|Date:||1914 - 1916|
|Category:||Paintings and Oil on canvas|
|Material:||Oil on canvas|
|Dimensions:||Framed: H 934 x W 655 x D 50 mm|
Evelyn responded to the horror and futility of World War I with a series of works that attempted to come to terms with the conflict between good and evil. This painting takes its title from the then relatively new Morse code cry for help. The literal translation of the message (save our souls) also conveys a sense of what is really at stake here.
The sole female figure in white robes symbolises the innocence of the victims of war. She stands upon a solitary rock, hands outstretched and her eyes turned towards heaven, seeking both physical and spiritual deliverance from her plight as she is besieged by thundering waves and a myriad of sea serpents. Dragons and sea monsters are often used in Evelyns symbolist lexicon to reference evil and death. However, in this painting Evelyn produces a ray of hope for eventual salvation with the addition of the rainbow symbolic of the afterlife.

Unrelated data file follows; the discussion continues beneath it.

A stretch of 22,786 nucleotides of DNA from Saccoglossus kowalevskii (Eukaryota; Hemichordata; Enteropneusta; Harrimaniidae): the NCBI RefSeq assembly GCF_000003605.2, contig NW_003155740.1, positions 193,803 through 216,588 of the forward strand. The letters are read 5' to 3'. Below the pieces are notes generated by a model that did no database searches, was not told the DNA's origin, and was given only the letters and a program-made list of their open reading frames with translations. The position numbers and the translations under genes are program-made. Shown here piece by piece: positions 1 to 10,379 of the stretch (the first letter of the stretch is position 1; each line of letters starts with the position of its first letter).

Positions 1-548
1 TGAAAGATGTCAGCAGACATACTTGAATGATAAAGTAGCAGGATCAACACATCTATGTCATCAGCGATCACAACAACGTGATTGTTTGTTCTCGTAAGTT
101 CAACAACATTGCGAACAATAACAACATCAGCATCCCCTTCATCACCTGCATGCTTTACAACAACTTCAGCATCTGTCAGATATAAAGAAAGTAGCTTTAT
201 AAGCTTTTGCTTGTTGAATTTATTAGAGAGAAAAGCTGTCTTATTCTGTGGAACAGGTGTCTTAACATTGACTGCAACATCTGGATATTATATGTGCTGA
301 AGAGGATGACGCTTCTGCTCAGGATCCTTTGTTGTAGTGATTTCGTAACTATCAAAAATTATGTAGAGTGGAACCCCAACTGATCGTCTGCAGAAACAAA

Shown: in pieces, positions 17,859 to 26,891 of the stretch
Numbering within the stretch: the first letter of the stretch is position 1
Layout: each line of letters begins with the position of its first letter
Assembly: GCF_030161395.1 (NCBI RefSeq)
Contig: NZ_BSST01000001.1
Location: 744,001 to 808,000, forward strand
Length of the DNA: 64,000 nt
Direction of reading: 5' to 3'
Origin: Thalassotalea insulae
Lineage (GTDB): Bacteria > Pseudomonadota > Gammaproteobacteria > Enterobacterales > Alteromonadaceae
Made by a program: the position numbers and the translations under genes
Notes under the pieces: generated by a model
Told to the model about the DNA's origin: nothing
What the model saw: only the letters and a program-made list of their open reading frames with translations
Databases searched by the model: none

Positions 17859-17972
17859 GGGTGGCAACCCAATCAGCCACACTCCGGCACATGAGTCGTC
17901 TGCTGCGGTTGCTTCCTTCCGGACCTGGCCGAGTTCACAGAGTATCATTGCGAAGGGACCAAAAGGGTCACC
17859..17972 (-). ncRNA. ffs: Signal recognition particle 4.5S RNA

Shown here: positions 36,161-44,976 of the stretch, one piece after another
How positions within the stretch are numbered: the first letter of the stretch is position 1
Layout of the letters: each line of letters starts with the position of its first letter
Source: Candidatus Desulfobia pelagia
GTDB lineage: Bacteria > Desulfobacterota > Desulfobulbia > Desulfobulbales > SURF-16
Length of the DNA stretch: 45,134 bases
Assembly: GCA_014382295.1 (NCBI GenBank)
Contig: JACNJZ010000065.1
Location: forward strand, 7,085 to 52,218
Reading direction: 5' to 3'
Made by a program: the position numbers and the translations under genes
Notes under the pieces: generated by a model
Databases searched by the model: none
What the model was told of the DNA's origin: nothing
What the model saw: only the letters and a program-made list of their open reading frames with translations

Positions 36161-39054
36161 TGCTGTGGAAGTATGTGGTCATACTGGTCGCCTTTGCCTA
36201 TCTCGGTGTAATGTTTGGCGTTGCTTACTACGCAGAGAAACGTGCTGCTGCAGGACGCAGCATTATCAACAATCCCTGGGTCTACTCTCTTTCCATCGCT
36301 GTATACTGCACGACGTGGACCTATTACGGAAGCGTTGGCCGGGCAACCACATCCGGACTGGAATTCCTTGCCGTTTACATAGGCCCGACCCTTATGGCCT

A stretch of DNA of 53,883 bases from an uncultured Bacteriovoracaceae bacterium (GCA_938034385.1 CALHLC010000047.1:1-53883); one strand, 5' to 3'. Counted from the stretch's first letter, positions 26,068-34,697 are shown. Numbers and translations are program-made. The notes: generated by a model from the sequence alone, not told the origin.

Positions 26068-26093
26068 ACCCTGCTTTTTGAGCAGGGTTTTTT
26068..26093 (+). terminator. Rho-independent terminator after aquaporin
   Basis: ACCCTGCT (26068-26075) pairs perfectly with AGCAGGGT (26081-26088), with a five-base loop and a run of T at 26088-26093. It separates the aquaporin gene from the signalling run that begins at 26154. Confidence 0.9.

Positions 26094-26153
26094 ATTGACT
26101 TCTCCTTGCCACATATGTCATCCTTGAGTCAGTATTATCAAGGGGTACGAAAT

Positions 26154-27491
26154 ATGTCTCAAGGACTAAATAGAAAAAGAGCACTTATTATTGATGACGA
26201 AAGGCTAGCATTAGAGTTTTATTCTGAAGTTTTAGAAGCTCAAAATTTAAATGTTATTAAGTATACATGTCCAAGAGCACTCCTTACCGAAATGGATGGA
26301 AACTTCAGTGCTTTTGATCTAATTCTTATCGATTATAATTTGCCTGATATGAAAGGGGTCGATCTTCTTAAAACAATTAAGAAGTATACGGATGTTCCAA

Evelyn maintained her own faith to the end the De Morgans joint tombstone reads Sorrow is only of the Earth, the life of the spirit is joy.